As the top seed and winner of the 2008 Australian Open, Nadal has proven he can take the title once more, especially with the win at the US Open against Djokovic in September. Nadal has a relatively easy draw as his first match against a seeded player pits him against compatriot Feliciano Lopez, a man he owns in their career head-to-head. That is, if Lopez, who lost to Nadal in straight sets in the fourth round of the US Open, can even make it that far. He’s lost an astounding eight-of-ten matches, since losing to Nadal. Although the seventh-seeded David Ferrer looks formidable with a win over David Nalbandian in the Auckland finals, Nadal hasn’t lost to him since 2007.

The only foreseeable obstacle standing in the number one’s way, therefore, is Nadal’s own health. He lost in a lopsided affair to Nikolai Davydenko in the Doha semifinals, but came back to win the doubles title.

Ones to Watch: John Isner, who helped the United States win the Hopman Cup, could put together some wins to get to the fourth round. He’ll potentially meet Marin Cilic, last year’s semifinalist along the way. The tenth-seeded Youzhny also lurks in the bottom half. Lleyton Hewitt, who made it to the fourth round last year, also appears in the bottom half, but faces Nalbandian first.

Bottom Line: Nadal has a ticket to the quarterfinals.

Robin Soderling’s Section:

Fresh off a title, Soderling is a dangerous fourth-seed. Having never made it past the second round, there may be some doubts. That, however, should change with a pretty comfortable draw until he meets Jo-Wilfried Tsonga in a possible fourth round match.

At the bottom of the section, Murray, last year’s finalist cannot be discounted. He won his last three matches at the Hopman Cup. He’ll be in the fourth round, where he might meet a number of solid-looking players.

Ones to Watch: Besides Tsonga, things look clear for Soderling at the top of this section. Murray’s half, however, seems stronger with 2006 finalist Marcos Baghdatis and the 2009 US Open champion Juan Martin Del Potro back after a wrist injury both present. Jurgen Melzer, seeded eleventh, may also put up a strong effort as his semifinal appearance at last year’s French Open and subsequent fourth round finishes at Wimbledon and the US Open illustrated.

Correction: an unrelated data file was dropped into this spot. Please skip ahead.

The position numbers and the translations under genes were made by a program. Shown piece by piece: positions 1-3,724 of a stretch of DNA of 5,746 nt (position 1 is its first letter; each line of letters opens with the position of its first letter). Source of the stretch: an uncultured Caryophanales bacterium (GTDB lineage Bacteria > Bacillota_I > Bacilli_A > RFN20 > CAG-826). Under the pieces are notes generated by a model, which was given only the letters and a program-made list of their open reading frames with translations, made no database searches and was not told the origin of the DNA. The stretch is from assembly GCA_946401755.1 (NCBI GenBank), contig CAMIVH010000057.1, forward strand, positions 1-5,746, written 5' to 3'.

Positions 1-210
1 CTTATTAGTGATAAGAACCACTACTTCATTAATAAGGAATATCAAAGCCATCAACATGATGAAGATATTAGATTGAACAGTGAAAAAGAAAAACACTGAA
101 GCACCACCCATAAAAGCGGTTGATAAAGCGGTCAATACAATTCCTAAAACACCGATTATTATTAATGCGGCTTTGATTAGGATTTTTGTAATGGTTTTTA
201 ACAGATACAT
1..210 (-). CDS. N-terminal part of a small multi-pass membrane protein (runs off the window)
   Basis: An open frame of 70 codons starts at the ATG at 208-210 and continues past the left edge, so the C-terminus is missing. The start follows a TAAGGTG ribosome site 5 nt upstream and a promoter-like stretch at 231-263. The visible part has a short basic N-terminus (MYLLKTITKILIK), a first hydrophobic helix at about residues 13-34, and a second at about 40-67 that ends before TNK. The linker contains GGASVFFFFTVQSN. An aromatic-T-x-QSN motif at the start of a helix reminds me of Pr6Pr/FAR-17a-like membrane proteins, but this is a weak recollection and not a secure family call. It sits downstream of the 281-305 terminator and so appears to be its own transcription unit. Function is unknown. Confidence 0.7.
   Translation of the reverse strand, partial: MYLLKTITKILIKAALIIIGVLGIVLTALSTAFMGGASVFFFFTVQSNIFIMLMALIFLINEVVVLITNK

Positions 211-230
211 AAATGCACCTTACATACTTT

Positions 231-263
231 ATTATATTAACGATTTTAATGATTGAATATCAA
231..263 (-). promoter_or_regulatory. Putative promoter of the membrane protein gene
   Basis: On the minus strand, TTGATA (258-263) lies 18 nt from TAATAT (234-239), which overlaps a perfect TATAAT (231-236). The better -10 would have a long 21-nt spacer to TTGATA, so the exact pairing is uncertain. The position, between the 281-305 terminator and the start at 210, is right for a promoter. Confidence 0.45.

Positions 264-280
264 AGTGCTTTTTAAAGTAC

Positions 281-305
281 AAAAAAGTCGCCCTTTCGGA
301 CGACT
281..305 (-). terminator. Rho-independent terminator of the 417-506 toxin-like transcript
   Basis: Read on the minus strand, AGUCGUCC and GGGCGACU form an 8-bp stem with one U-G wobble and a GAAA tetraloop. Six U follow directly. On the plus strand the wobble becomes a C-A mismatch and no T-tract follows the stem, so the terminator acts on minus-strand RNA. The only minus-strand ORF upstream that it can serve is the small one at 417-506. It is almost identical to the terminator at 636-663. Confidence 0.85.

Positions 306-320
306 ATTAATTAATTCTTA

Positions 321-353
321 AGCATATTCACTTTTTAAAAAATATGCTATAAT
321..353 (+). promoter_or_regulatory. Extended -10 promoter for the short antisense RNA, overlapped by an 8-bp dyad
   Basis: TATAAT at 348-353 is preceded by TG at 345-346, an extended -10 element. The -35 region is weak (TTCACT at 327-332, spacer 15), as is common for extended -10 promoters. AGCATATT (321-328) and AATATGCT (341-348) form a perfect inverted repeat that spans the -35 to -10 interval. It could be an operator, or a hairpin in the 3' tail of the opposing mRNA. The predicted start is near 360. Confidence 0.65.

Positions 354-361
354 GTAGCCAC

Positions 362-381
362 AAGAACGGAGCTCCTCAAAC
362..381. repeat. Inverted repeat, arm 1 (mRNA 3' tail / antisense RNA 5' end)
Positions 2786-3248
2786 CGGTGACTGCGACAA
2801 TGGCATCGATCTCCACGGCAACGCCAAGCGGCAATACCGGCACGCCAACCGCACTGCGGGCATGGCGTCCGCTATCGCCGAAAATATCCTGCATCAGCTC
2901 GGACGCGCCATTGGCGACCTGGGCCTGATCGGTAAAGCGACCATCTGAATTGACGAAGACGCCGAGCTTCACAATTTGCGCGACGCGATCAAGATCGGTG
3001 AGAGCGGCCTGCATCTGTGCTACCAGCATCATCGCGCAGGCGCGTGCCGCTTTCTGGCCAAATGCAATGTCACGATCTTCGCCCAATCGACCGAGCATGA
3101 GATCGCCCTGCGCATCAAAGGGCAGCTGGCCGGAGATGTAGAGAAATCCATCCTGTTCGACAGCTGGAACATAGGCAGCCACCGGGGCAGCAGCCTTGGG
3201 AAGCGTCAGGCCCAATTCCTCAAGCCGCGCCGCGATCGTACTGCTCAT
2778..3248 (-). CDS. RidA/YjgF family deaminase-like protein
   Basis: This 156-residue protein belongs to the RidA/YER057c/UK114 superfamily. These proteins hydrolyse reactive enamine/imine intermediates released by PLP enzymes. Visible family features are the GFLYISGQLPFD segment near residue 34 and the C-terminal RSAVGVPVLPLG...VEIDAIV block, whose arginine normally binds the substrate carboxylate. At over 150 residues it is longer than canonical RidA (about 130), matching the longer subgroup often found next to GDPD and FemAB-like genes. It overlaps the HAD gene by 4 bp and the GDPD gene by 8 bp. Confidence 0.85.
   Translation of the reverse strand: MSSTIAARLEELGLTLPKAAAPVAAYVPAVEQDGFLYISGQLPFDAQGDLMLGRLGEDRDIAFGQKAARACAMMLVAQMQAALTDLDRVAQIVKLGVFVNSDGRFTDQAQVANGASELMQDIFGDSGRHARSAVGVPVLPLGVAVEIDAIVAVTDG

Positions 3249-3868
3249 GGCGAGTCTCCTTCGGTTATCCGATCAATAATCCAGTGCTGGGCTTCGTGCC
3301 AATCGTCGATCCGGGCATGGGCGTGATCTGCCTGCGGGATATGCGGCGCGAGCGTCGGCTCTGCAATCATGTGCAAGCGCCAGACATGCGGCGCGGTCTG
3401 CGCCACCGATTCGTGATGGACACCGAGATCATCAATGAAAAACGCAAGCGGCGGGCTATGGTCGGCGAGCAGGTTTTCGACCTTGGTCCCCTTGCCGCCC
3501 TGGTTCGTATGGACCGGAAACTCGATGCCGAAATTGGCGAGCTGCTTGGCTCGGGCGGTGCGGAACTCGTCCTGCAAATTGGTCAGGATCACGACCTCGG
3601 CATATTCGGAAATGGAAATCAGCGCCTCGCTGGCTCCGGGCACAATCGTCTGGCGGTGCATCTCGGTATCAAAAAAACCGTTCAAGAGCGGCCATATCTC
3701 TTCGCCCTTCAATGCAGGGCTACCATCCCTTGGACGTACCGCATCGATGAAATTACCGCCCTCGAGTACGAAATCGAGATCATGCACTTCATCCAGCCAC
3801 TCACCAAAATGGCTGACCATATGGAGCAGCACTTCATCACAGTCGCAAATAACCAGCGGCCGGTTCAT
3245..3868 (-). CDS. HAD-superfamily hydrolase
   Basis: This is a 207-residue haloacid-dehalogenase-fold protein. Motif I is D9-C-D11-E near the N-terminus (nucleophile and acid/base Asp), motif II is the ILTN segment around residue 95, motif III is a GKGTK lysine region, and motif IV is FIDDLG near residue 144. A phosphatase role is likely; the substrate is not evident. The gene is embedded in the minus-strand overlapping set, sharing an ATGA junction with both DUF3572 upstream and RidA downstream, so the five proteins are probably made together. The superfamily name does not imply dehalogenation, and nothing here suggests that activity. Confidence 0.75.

Bottom Line: Soderling and Murray should get to the quarterfinals. There, it’s tough to say who will win. Murray edges Soderling with a recent victory at Barclays in their 3-2 career head-to-head. They’ve never played at a major, however, so endurance will also play heavily into the match. In that case, I see Murray advancing to join Nadal.

Novak Djokovic’s Section:

Things get tougher here with a slew of talented players. Djokovic, however, shines through, having won his last five matches between the Hopman Cup and the Davis Cup at the end of last year. His trip to the US Open final against Nadal also proves relevant along with his lone major title at the Australian Open in 2008. His biggest challenges come against Sydney finalist and compatriot Viktor Troicki in the fourth round. Djokovic, however, probably won’t have a problem. He’s defeated Troicki six straight matches in their seven match head-to-head.

Ones to Watch: For sixth-seeded Tomas Berdych, a cast of characters could prevent him from getting far in the draw, such as the American Ryan Harrison, the resurgent Richard Gasquet and Kei Nishikori, who now has Brad Gilbert on his team. Nikolai Davydenko and Fernando Verdasco also loom in potential fourth-round matches.